Short history about the celebration of Chinese New Year or “Imlek” in Indonesia
In Indonesia, around 1968-1999, the celebration of Chinese New Year or “Imlek” is banned to be celebrated on public. With Instruksi Presiden Nomor 14 Tahun 1967, the New Order regime, under president Soeharto, banned everything related to Chinese, including Imlek.
The Chinese in Indonesia got their freedom in celebrating Imlek on 2000 when Presiden Abdurrahman Wahid revoked the Inpress Nomor 14/1967. As a follow up, Presiden Abdurrahman Wahid then released Keputusan Presiden Nomor 19/2001 dated April 9th, 2000, which officially made Imlek as an optional holiday (means that it applys only for those who celebrate it). Then in 2002, Imlek is officially declared as one of national holidays by President Megawati Soekarnoputri starting 2003.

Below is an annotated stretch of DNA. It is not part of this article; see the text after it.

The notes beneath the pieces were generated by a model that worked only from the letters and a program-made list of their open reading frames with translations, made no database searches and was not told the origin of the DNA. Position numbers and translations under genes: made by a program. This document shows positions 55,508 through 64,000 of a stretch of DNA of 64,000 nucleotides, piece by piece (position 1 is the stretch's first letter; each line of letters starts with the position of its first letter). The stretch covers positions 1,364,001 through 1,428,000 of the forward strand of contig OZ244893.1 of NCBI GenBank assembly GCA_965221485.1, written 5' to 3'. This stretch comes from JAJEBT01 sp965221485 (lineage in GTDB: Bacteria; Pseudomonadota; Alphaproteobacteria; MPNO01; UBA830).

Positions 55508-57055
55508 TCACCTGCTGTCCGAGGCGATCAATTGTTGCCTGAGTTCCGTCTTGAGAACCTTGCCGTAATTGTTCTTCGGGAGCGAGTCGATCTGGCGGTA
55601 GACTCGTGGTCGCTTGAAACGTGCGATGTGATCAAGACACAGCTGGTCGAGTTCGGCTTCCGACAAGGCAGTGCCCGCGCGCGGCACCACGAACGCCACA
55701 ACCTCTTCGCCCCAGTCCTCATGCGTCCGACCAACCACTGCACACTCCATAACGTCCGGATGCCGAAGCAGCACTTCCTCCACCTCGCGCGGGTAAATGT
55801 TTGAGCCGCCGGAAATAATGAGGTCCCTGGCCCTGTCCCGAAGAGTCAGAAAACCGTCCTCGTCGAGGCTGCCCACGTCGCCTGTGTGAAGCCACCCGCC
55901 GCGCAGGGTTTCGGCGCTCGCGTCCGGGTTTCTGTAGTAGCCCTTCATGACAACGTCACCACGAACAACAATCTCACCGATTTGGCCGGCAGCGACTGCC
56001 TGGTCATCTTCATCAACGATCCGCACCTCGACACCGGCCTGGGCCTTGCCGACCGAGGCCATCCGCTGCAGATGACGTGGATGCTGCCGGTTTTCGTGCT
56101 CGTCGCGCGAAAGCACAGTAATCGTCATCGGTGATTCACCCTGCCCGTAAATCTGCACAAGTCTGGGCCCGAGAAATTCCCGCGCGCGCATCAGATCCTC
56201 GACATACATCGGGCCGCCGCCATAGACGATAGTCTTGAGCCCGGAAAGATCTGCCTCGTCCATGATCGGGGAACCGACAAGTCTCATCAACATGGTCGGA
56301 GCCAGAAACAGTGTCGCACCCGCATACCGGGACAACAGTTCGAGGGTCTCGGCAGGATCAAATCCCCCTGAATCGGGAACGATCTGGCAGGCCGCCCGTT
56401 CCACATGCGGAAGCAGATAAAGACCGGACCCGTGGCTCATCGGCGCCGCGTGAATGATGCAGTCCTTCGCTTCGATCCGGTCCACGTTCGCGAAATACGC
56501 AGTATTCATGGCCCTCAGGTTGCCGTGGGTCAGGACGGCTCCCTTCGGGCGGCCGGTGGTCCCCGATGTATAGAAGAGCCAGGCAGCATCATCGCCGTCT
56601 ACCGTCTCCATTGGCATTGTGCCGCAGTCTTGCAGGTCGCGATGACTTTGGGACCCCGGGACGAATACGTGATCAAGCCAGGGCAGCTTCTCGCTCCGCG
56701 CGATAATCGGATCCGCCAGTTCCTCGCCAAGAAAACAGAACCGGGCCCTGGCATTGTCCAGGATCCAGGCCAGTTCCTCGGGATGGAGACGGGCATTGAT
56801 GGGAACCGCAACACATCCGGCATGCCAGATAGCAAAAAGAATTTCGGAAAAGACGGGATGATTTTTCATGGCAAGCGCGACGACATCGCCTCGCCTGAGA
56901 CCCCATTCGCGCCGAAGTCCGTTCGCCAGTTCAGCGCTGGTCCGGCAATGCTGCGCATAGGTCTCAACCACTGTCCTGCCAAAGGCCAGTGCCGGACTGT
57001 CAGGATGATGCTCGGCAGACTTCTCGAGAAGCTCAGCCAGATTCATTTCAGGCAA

The Celebration of Imlek in Indonesia
The Chinese New Year or “Imlek” usually lasts for 15 days. On Imlek, it is important for Chinese to worship their ancestors by worshipping in funeral, taking care of the lingwei (a wooden board where the names of the ancestors are written), praying for the ancestors on Ceng Beng day (a special day for visiting and cleaning the grave). Thus, on Imlek, the family members will visit other family members who take care of ancestor’s lingwei to pray. They also visit a place where their ancestors’ ashes are kept to pray.